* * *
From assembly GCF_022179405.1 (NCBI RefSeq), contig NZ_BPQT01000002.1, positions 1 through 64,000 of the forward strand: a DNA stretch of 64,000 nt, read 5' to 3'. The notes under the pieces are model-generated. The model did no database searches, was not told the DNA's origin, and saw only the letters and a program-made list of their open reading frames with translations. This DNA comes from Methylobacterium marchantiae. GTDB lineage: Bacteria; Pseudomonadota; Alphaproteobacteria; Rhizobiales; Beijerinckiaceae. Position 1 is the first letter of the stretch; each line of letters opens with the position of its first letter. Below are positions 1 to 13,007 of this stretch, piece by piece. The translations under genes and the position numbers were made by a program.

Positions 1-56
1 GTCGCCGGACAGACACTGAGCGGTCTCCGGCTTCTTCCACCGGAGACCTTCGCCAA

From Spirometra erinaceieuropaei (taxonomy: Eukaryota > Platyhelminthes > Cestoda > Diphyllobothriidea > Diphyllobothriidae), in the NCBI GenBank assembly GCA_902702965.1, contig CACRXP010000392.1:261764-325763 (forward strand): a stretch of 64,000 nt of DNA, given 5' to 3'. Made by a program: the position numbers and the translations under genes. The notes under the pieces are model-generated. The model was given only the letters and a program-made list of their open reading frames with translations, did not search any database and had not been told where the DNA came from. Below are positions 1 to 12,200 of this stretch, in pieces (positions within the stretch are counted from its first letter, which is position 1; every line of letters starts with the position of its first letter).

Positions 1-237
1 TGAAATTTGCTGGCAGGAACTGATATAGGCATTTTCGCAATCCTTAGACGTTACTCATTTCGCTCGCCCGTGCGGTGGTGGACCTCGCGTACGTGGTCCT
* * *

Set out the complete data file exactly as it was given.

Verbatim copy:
From assembly GCF_022179405.1 (NCBI RefSeq), contig NZ_BPQT01000002.1, positions 1 through 64,000 of the forward strand: a DNA stretch of 64,000 nt, read 5' to 3'. The notes under the pieces are model-generated. The model did no database searches, was not told the DNA's origin, and saw only the letters and a program-made list of their open reading frames with translations. This DNA comes from Methylobacterium marchantiae. GTDB lineage: Bacteria; Pseudomonadota; Alphaproteobacteria; Rhizobiales; Beijerinckiaceae. Position 1 is the first letter of the stretch; each line of letters opens with the position of its first letter. Below are positions 1 to 13,007 of this stretch, piece by piece. The translations under genes and the position numbers were made by a program.

Positions 1-56
1 GTCGCCGGACAGACACTGAGCGGTCTCCGGCTTCTTCCACCGGAGACCTTCGCCAA

From Spirometra erinaceieuropaei (taxonomy: Eukaryota > Platyhelminthes > Cestoda > Diphyllobothriidea > Diphyllobothriidae), in the NCBI GenBank assembly GCA_902702965.1, contig CACRXP010000392.1:261764-325763 (forward strand): a stretch of 64,000 nt of DNA, given 5' to 3'. Made by a program: the position numbers and the translations under genes. The notes under the pieces are model-generated. The model was given only the letters and a program-made list of their open reading frames with translations, did not search any database and had not been told where the DNA came from. Below are positions 1 to 12,200 of this stretch, in pieces (positions within the stretch are counted from its first letter, which is position 1; every line of letters starts with the position of its first letter).

Positions 1-237
1 TGAAATTTGCTGGCAGGAACTGATATAGGCATTTTCGCAATCCTTAGACGTTACTCATTTCGCTCGCCCGTGCGGTGGTGGACCTCGCGTACGTGGTCCT